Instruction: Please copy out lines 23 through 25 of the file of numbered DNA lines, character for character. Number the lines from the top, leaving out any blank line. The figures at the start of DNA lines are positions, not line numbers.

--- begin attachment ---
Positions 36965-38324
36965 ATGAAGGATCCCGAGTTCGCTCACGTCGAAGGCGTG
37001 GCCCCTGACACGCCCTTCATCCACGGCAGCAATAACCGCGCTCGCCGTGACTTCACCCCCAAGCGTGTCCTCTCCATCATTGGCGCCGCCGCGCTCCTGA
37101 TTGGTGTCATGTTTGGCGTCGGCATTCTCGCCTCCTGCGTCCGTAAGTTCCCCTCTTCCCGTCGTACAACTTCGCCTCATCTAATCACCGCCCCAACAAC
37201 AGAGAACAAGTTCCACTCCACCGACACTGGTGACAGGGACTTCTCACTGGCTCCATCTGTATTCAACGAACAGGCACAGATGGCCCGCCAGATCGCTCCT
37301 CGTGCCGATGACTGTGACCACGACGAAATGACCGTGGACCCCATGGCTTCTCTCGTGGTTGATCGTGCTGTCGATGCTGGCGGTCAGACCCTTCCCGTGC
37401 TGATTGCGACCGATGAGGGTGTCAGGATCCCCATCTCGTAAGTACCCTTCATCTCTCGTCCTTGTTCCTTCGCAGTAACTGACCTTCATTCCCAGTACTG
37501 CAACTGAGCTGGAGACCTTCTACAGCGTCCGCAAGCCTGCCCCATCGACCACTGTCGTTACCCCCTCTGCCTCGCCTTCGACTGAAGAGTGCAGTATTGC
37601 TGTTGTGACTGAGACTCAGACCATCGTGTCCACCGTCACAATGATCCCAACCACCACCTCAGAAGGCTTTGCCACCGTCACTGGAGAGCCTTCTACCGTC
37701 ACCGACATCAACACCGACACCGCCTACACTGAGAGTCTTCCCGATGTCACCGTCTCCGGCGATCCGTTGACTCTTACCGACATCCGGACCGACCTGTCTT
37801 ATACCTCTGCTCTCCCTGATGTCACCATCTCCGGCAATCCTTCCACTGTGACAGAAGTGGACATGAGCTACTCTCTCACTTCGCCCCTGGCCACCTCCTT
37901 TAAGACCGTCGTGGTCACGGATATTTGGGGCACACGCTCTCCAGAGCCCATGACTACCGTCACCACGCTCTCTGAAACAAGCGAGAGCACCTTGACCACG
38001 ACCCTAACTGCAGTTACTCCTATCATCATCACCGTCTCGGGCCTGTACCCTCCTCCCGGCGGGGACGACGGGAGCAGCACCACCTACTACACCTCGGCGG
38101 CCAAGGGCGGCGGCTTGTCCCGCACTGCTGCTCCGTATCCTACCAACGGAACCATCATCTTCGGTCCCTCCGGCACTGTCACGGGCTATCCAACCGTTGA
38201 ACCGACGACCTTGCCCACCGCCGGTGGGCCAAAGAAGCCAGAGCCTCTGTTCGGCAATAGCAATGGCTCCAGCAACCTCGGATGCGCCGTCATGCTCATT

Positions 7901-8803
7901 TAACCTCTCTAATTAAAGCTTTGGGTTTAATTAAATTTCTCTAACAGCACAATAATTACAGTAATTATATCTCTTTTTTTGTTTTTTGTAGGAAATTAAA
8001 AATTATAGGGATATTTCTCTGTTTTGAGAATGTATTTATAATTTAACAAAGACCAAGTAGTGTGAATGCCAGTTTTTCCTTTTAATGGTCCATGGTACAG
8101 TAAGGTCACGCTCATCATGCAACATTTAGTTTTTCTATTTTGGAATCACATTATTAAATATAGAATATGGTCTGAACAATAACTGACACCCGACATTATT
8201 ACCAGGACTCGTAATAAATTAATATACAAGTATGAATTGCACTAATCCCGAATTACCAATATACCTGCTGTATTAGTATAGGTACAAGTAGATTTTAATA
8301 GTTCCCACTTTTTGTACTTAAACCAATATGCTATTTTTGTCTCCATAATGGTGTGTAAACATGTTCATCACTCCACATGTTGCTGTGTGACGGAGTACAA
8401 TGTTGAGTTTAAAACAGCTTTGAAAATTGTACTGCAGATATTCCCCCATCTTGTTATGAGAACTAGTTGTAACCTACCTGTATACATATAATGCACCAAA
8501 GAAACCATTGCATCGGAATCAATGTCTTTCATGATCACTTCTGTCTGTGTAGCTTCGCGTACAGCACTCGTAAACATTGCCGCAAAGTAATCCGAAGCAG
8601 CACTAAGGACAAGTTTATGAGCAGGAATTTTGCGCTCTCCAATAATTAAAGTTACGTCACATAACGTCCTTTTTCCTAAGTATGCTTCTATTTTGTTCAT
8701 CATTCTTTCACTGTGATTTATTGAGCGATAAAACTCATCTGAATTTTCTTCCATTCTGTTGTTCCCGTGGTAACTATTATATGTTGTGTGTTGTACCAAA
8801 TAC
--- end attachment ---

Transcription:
8501 GAAACCATTGCATCGGAATCAATGTCTTTCATGATCACTTCTGTCTGTGTAGCTTCGCGTACAGCACTCGTAAACATTGCCGCAAAGTAATCCGAAGCAG
8601 CACTAAGGACAAGTTTATGAGCAGGAATTTTGCGCTCTCCAATAATTAAAGTTACGTCACATAACGTCCTTTTTCCTAAGTATGCTTCTATTTTGTTCAT
8701 CATTCTTTCACTGTGATTTATTGAGCGATAAAACTCATCTGAATTTTCTTCCATTCTGTTGTTCCCGTGGTAACTATTATATGTTGTGTGTTGTACCAAA